Bankruptcy is normally something you hear struggling businesses go through in the news but if you are struggling personally, bankruptcy can be an option for you as an individual. There are a few reasons you may consider bankruptcy. You may have just lost your job, had an unexpected medical emergency, have just gone through a divorce, or maybe have had a death in the family. You are more than likely struggling to make ends meet and feel like you are buried in your debt. Bankruptcy should not be taken lightly and can be very intimidating for a number of reasons. Once you declare bankruptcy if will follow you for the next several years. And perhaps the most difficult step in the process of bankruptcy is going before a judge and telling them you can’t pay your debts. Based on your situation the judge will determine to either erase your debt or create a payment plan to pay them off. The two most commonly used types of bankruptcy are chapters 7 and chapter 13. There are actually six different types of bankruptcy options available and each of them offer different plans. Here you will be able to decide what form of bankruptcy best suits you.


Chapter 7

This type or bankruptcy is known as liquidation bankruptcy and is the most common type among individuals. A court trustee liquidates (or sells) your assets (things you own that have value) and use the money to pay off your creditors that you are in debt to. As for the debt that is unsecured, such as credit cards or medical bills, it is commonly erased. If you have student loans or are in debt to the government those debts will have to be paid off by you as bankruptcy does not apply. Depending on what state you live and file in will determine what items the court will and will not force you to sell. The majority of states allow you to keep the items that are considered essential like your car, home, and retirement accounts; but nothing is guaranteed to be completely off the table. It is important to note that by filing for chapter 7 bankruptcy will not stop home foreclosure, but it can postpone it.


The only way you will be able to file for chapter 7 bankruptcy is if the court rules that you do not make enough money to pay back your debt. They compare your income to the states average and also go into your finances looking for disposable income to be used to pay off some of the debt. If you end up filing for chapter 7 bankruptcy you will then have to go to a meeting with all the creditors you owe money to and they can ask you questions about your finances and debt. This type of bankruptcy will stay on your credit report for ten years and you cannot file for it again until after eight years.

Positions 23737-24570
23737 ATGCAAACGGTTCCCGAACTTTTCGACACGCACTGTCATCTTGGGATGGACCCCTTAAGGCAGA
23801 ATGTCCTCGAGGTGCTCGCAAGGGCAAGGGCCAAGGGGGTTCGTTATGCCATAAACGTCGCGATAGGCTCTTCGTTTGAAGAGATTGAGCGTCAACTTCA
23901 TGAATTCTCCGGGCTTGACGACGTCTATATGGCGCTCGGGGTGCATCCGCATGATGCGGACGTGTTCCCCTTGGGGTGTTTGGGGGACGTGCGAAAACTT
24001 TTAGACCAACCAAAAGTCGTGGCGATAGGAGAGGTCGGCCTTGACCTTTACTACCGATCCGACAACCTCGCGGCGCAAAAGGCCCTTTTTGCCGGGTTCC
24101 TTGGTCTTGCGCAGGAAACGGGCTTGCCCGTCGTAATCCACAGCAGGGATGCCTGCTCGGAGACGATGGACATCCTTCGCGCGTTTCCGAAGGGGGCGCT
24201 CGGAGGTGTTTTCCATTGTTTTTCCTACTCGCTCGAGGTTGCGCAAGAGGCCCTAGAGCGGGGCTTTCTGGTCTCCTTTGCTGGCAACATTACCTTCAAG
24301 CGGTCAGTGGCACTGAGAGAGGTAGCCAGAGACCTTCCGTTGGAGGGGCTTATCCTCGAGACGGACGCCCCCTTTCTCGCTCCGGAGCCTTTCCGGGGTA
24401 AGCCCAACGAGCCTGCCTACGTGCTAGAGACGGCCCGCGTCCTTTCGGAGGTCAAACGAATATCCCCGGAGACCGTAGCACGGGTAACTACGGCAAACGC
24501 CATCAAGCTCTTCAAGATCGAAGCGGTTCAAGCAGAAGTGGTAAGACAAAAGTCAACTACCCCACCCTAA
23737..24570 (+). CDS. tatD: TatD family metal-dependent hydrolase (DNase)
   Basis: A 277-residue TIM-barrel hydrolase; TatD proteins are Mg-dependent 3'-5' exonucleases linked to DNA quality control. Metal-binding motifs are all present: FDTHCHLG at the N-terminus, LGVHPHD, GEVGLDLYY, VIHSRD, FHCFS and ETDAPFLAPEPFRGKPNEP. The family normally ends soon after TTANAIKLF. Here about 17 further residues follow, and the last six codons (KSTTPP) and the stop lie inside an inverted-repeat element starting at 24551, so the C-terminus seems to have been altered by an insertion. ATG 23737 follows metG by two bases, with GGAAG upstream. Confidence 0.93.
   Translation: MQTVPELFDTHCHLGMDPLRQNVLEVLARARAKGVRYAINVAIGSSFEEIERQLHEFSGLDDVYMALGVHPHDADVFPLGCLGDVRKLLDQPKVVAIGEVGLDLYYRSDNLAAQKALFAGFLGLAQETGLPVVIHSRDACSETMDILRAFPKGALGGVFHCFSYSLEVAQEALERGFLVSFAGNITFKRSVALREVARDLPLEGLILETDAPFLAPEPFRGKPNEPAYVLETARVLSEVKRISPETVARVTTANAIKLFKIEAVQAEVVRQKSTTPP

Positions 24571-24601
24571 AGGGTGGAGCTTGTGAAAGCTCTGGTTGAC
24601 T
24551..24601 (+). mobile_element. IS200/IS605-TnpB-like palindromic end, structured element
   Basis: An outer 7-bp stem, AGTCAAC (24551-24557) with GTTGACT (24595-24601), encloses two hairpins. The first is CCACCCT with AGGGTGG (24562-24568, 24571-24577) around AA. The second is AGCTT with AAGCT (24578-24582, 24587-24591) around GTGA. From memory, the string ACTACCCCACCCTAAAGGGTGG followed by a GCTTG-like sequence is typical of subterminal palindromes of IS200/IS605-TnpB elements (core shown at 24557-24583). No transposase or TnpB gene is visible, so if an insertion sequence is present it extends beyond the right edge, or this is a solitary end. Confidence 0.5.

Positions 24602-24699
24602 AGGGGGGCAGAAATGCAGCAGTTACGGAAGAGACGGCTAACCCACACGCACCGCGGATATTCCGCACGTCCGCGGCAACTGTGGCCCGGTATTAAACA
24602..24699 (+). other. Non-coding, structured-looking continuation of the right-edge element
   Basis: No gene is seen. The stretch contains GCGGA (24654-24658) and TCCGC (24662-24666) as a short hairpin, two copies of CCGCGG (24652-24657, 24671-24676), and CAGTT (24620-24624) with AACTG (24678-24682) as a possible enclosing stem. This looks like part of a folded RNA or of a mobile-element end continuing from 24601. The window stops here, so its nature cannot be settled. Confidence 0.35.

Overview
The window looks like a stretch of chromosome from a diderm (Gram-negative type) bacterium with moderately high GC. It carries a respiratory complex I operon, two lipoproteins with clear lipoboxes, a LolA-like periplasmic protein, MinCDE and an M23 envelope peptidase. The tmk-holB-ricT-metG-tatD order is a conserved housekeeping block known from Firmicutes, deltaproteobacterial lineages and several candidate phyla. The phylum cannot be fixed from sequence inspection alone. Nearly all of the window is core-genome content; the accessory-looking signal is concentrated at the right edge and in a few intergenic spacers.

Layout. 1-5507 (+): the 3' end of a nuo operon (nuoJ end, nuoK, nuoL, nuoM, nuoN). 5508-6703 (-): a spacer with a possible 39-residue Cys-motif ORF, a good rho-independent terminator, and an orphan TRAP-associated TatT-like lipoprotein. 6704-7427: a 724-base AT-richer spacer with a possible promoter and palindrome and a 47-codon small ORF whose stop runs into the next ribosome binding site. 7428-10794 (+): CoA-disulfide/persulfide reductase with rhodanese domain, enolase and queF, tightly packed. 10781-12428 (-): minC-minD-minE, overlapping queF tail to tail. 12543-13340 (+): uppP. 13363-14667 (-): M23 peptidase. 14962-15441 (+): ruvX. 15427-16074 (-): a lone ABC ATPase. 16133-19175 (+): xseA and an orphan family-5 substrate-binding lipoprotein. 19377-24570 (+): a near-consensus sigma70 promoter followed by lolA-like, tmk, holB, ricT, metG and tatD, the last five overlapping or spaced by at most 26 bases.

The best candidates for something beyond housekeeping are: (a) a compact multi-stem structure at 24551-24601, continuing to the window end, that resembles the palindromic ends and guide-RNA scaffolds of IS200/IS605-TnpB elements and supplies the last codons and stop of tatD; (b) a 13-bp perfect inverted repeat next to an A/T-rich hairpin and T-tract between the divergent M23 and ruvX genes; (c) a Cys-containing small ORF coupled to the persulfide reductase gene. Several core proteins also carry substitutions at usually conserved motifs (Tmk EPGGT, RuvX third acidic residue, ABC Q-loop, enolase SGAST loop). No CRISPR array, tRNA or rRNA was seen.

Chapter 9

This chapter of bankruptcy is a type of repayment plan for municipalities. It helps school districts, towns and cities, and so on the ability to pay back the debts they owe.

Chapter 11


Chapter 11 bankruptcy is commonly used to reorganize debt for corporations or businesses. The business comes up with a plan approved by the court and creditors to pay their debts while still being able to operate. This type of bankruptcy can also be filed for those who make big time money with big time debt like celebrities or pro athletes so it is not commonly filed by the general public.


Chapter 12

This type of bankruptcy is a type of repayment plan used by farmers and fisherman that helps them to avoid selling their equipment or foreclose their property to pay off their debts. It is a little more flexible than chapter 13 and has a higher debt limit because it is their livelihood.


Chapter 13

This form of bankruptcy does not erase your debt but it provides you a payment plan to pay back a portion of your unsecured debt over the course of three to five years. The court bases your monthly payment on your income and also the amount of debt you have. They also help you to stay on a strict budged so you are able to make the payments agreed upon. This type of bankruptcy allows you to keep your assets. Alter filing it will stay on your credit report for seven years and you cannot file for it again until after two years has past.


Chapter 15

International bankruptcy is dealt with in this chapter. This gives foreign debtors access to U.S. bankruptcy courts.


Filing for bankruptcy should really only be a last resort as it affects your credit for the next several years and can make it harder to get a loan in the future. But sometimes, bankruptcy may be the only option left. If you push through it you will be able to get back on track and become financially independent once again.


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